Despite a steep slide on Friday morning, Nvidia (NVDA) is still a viable play for those seeking a growth story into the fourth industrial revolution.
The stock has become significantly discounted this morning as shares are down by 18.4% to $165.27 as of 12:45 p.m. ET. That has sent its price to earnings ratio to just above 20, well below its highs north of 40 in September.
For the longer term, this is helping make the stock attractive for bullish investors looking beyond the crypto crunch and weak guidance.
"Despite the near-term softness, our view on NVDA's secular drivers in Gaming and Data center is unchanged and we see continued growth in 2020 even with tough comps as the impact of cryptocurrency fully unwinds," JPMorgan analyst Harlan Sur said in his assessment of the company's earnings results. "We remain overweight NVDA and would be buyers on weakness."
Data center revenues were a significant bright spot amid a rough quarter for the chipmaker, recording revenue improvement of 58% year over year.
"Data center, professional visualization and automotive all hit record levels," CFO Collette Kress told analysts Thursday night. "Demand remains strong for both the architecture products, including Tesla V100 and VGX systems, and our inference business continued to grow, benefiting from the launch of the Turing T4 Cloud GPU during the quarter."
The performance in these segments, which include the possibly massive autonomous driving industry, will help the company branch beyond gaming and certainly avoid being stung by cryptocurrency crashes.
"We remain positive on NVIDIA's secular growth drivers and see a pullback in shares as a solid entry point for investors," Sur concluded, accounting for the underlying stories in the non-gaming segments.
He set a $245 price target for December 2019 based on his rebound expectations.
Longer term, the stock could run higher based on its positioning in terms of secular shifts in computing.
"The 20% revenue miss notwithstanding, we continue to view NVDA as a top play on our '4th Tectonic Shift in Computing Thesis'," Jefferies analyst Mark Lipacis wrote in a note Friday.
Liapcis set forth the argument that parallel processing workloads such as neural networking, gaming, as well as blockchain and cryptocurrency are only becoming a larger part of computing processing cycles. He termed this transition to parallel processing, meaning processes split into parts that execute simultaneously on different processors attached to the same computer, a "tectonic shift."
"NVDA is uniquely positioned to benefit from this tectonic shift due to its leading position as a supplier of a parallel processing platform," he declared.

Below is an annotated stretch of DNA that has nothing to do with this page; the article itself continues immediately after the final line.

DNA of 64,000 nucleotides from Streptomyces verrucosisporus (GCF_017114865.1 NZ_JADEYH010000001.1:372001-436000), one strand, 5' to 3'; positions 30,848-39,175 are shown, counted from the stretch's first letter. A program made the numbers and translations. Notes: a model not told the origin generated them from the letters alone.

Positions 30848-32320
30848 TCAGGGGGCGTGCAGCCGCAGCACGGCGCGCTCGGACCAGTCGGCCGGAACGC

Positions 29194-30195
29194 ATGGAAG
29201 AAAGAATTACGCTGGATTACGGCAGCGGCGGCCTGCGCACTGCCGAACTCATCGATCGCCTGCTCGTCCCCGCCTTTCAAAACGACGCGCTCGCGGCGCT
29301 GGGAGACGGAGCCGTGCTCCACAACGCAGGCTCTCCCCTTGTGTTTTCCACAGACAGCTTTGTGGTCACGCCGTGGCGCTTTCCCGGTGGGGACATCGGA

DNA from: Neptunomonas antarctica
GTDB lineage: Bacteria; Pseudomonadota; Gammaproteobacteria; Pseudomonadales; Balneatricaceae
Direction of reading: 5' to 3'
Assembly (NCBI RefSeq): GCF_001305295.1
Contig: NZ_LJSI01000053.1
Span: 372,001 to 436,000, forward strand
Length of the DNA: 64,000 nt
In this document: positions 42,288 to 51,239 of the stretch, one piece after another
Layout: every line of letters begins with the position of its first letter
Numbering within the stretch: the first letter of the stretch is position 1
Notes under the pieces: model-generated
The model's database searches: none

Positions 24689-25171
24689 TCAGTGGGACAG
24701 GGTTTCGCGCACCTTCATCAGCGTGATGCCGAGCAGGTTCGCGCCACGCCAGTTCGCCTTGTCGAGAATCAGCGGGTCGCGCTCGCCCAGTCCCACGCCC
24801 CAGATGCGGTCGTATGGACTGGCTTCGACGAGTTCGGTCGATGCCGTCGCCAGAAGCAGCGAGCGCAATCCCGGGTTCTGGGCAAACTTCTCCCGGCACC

He set a $246 price target for the stock based on his bullish outlook, maintain a "Buy" rating and top pick status.
The bullish outlook for such a shift echoes the work of the Action Alerts Plus team, which recently exited its position on the stock's October strength.
"We still love the long-term story here and we will add the stock to the Bullpen and will look to re-enter a position should the headwinds abate and the stock falls to a lower price," Jim Cramer's team wrote on October 15. "While the long-term thesis still holds, we cannot let ourselves become greedy and lose sight of the challenges that will face the industry."
That exit, at a price point $100 above the open on Friday, proved to be a fortuitous one.
Timing is Everything
To be sure, the question of a re-entry point remains as it may take some time for the stock to bottom.
Real Money technical analyst Bruce Kamich suggested that the stock still has more room to fall before it reaches its bottom.
"A large gap to the downside is likely and the $180-$190 area is now likely to act as resistance," he wrote in his technical analysis column. "Prices could hold around $160, but the $120-$100 area is where I would anticipate prices to reach in the weeks ahead."
It will also likely take multiple quarters for the inventory issues cited in the call to sort out. Of course, for long-term investors looking at a secular shift, these down quarters could provide an attractive price point.
Timing that price point will be the key.
Jim Cramer correctly predicted the trajectory of Nvidia in October, click here to see what he said about getting back into the stock at some point.